European Union leaders meeting in Brussels Friday are expected to confirm their nomination of Jean-Claude Juncker as the next president of the European Commission, despite fierce opposition to his appointment by UK Prime Minister David Cameron.
Juncker’s nomination will be discussed over lunch on the second day of an EU summit, which began on Thursday with a show of modern European unity in a ceremony in the Belgian town of Ypres to commemorate the centenary of World War One.
While decisions among EU leaders are normally taken by consensus, Cameron wants a vote on Juncker – an unprecedented move officials wanted to avoid but which now looks inevitable.
Diplomats say that if a vote is held, Britain will lose it by 26 votes to 2, with only Hungarian Prime Minister Viktor Orban backing Cameron. And even Orban’s support is not certain.
The dispute over who will lead the EU’s executive arm for the next five years has been one of the most public and personal the 28-nation bloc has experienced in a decade, damaging efforts to present a united front at a time when the bloc is recovering from an economic crisis and keen to bolster its global image.
It has even raising the risk of Britain leaving the union altogether.
‘The wrong approach for Europe’
Cameron has made his opposition to Juncker abundantly clear. He sees the former Luxembourg premier as lacking the will and the skills to overhaul the EU and has told fellow leaders they are making a mistake in backing him – warning of unspecified “consequences” if they persist.
But despite Cameron’s forthright opposition to Juncker, whose centre-right political group won European Parliament elections last month, Britain has failed to convince almost any of the 27 other member states to support its position.
Britain's aggressive approach – including highly personal attacks in the UK press – has alienated would-be allies such as Sweden and the Netherlands.
British officials acknowledge that Cameron will more than likely lose Friday’s vote, but say the prime minister is determined to make a last-ditch stand against Juncker’s nomination based on principle, opposing not only Juncker as a candidate but the process that led to his selection – giving the strongest voice not to national governments but to the EU’s legislature.
“My message to my fellow heads of government and heads of state is that this approach that they’re contemplating taking is the wrong approach for Europe,” Cameron said on Thursday as he arrived for the Ypres commemoration, where all the leaders stood shoulder to shoulder to honour the fallen in the Great War.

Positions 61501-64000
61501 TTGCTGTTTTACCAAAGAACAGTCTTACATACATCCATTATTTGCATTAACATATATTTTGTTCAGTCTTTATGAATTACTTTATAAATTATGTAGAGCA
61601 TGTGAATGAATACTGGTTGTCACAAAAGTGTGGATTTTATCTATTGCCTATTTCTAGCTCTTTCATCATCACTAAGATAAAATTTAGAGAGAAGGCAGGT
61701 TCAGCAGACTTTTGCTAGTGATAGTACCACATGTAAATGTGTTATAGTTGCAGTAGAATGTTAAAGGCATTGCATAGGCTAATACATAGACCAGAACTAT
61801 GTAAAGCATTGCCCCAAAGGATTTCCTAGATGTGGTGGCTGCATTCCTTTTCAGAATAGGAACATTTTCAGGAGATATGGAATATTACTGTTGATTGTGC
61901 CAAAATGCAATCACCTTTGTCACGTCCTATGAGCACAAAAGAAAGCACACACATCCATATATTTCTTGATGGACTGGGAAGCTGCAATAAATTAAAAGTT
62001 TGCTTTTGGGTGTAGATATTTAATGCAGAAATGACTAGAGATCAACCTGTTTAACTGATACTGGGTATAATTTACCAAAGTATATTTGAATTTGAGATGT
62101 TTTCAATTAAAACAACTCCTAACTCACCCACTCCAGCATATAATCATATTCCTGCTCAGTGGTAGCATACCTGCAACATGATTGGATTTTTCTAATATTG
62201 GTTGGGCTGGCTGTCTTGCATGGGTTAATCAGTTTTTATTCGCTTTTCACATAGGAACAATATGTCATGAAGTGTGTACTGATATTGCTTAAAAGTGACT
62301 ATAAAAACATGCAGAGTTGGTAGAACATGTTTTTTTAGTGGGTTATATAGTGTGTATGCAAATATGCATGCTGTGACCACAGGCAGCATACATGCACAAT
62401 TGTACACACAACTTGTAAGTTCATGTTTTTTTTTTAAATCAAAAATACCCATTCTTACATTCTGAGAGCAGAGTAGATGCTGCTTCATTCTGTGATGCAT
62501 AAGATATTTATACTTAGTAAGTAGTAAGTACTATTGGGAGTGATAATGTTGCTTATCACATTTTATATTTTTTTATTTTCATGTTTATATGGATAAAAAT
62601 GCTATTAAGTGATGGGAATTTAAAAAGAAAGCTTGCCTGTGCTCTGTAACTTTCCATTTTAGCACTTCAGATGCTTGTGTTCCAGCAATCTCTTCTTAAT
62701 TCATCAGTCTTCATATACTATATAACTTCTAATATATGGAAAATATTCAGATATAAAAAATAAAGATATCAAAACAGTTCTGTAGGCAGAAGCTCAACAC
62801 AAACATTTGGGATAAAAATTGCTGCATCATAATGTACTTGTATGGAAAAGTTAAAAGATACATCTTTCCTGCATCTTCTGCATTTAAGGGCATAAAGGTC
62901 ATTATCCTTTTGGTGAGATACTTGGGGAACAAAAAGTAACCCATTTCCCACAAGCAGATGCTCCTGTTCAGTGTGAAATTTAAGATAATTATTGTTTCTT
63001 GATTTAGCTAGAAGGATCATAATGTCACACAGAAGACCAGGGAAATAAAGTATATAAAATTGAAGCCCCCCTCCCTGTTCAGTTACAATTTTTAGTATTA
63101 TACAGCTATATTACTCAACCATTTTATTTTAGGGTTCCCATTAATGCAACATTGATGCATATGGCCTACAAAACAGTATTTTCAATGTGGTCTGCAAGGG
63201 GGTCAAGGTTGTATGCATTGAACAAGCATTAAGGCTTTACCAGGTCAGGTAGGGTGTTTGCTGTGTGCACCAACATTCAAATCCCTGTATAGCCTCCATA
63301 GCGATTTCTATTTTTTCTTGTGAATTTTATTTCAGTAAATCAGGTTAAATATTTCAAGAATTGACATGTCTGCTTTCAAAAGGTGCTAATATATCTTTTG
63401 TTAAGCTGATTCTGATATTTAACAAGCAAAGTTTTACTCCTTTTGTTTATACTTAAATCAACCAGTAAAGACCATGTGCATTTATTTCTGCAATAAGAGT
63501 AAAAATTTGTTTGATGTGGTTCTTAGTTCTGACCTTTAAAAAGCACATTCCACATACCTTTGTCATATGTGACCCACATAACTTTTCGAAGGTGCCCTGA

"They are contemplating choosing someone who I think will struggle to be the voice of reform and change in Europe. When the public in Europe and our nation states are crying out for reform, they’re about to take what I think is the wrong step.”
German Chancellor Angela Merkel sought to diffuse quarrel over Juncker, urging her peers to compromise with Cameron.
"I think we can find compromises here and make a step towards Great Britain," Merkel said. "I repeatedly spoke of a European spirit which is needed and which will help us to find good solutions."
However, French President François Hollande hinted at other states' impatience with Cameron, saying: "There comes a time when Europe needs to say what we want in terms of people and policies."
Opinion polls show that many British voters support Cameron taking a hard line on Europe. With the prime minister battling to shore up support for his Conservative party and facing an election next year, that popular support is critical.
But it leaves Cameron in an uncomfortable position towards his fellow leaders, many of whom are now openly concerned about the possibility of Britain moving inexorably toward the EU exit.
Cameron, many of whose own party favour a British exit from the EU, or “Brexit”, has promised voters a referendum on leaving the bloc by 2017 – if he wins re-election next year.
A key threat to his re-election is the rise of the UK Independence Party, which is campaigning for leaving the EU and which topped last month’s European Parliament election in Britain.
“We’re all now responsible for whether the United Kingdom can stay inside the European Union," said Swedish Prime Minister Fredrik Reinfeldt, a regular ally of London who initially sided with Cameron over Juncker. “I’ll do whatever I can for Britain to stay inside the European Union.”
The problem is that if Juncker, a veteran Brussels dealmaker who is committed to a more federal Europe, ends up heading the Commission, it will be harder for Britain to renegotiate its relationship with the EU, something Cameron has promised to do in advance of putting membership to a referendum.
British officials concede that Juncker may make it harder to get a renegotiation of membership terms and his presence may also increase the likelihood that Britons vote to leave the EU.
(FRANCE 24 with REUTERS, AFP)
Date created : 2014-06-27